(Photo by Pat Lindsey)

The Kinsella Cabin, in winter.


(up-dated 22/Nov./2013))

Above is the Kinsella Cabin at Pleasant Ridge Park in Fairview Heights Il. Larry's great grandfather built this cabin sometime between 1860 and 1880. It was restored by the city of Fairview Heights during the bicentennial year of 1976. It originally had a central fireplace accessible from both sides on both floors. It was constructed of white oak and walnut logs. Larry lived in this cabin, which had an L-shaped addition, with his family until his dad built a modern brick home next door in 1960. The cabin and the surrounding 95 acres were sold to Fairview Heights in the '70s. Larry saved a lot and built his home there in 1976. He still roams the hills of the old home place looking for morels and snapping an occasional picture.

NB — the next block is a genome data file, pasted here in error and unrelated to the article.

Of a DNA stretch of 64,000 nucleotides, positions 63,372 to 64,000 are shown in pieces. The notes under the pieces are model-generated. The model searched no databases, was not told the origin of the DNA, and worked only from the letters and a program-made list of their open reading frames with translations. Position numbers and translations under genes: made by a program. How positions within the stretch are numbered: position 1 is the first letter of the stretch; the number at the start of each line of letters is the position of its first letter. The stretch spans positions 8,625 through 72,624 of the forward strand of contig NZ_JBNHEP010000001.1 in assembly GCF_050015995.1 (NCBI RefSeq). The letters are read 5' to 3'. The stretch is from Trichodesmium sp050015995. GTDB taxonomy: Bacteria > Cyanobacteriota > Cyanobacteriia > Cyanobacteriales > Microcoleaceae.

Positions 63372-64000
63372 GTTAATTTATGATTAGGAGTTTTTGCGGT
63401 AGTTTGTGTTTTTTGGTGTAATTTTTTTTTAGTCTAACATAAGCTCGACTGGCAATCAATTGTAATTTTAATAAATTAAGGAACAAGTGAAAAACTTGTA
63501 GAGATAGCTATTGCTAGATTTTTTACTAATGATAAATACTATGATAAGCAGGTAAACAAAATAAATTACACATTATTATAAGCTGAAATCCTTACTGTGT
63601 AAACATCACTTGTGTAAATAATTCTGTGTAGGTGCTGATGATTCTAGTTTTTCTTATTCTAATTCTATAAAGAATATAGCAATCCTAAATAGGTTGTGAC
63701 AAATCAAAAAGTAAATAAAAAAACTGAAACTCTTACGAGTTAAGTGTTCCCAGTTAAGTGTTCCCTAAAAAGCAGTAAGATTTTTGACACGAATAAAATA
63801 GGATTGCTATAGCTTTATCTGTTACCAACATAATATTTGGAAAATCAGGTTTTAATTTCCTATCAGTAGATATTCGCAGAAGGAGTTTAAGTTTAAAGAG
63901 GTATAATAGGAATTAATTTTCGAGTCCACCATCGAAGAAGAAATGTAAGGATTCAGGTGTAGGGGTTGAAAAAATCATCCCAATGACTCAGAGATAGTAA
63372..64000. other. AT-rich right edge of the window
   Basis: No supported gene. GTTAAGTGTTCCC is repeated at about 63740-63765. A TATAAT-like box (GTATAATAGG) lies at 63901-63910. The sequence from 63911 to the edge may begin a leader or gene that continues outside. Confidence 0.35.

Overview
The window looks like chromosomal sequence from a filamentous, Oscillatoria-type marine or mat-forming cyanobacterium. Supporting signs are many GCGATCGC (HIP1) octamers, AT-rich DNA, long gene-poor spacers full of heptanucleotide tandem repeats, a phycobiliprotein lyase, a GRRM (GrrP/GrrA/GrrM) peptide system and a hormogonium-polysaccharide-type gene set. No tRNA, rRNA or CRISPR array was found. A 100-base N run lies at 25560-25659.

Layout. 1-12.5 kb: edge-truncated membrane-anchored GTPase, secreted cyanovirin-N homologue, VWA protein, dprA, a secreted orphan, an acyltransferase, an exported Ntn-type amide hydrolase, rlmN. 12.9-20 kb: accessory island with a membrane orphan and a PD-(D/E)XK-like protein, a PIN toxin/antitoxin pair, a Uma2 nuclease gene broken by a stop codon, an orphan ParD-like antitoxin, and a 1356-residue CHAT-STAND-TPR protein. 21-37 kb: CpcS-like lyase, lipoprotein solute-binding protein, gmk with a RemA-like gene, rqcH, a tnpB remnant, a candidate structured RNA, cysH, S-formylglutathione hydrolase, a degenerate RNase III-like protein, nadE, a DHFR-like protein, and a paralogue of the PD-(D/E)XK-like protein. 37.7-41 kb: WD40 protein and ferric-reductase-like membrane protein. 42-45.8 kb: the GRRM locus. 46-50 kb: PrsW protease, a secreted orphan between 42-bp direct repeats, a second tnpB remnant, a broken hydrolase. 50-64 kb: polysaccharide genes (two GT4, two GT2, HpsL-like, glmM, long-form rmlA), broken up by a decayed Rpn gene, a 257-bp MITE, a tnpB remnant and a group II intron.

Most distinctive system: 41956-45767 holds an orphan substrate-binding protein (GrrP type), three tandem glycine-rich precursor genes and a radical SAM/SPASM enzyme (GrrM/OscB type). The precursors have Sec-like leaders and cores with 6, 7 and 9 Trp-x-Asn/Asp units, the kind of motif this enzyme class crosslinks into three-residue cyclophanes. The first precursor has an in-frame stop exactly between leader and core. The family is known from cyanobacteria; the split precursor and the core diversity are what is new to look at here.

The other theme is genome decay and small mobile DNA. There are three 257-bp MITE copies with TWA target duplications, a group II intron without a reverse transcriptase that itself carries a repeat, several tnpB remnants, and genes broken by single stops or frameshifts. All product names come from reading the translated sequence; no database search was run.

Kinsella Cabin Video via KSDK, channel 5, St. Louis

  The small waterfall at Pleasant Ridge Park.

  (Next 10 Photos by Prosper Kinsella) Here's the Kinsella farm with associated buildings .

The cabin (with rear addition and covered with siding) circa 1945.

The outhouse is in the foreground. There are 2 workshops. The red one was the tool shed and the one on the far left was believed to have been the harness shop, at one time. The large striped building in the background was the cow barn and there's a smaller shed to the right that was the chicken house.

. The cabin in 1945 with Cy Kinsella home on leave and Emily Kinsella (his mother) sitting in the front yard. Rita is kneeling while Bob and Jim Giedeman play to the left. Mary Giedeman  and Estelle Schafer are to the right. The smoke house is to the left and the tractorgarage is behind the smoke house..

Jim Kinsella on the old International "H" headed out to cultivate corn. The tractor garage is in the background and the well is to the right.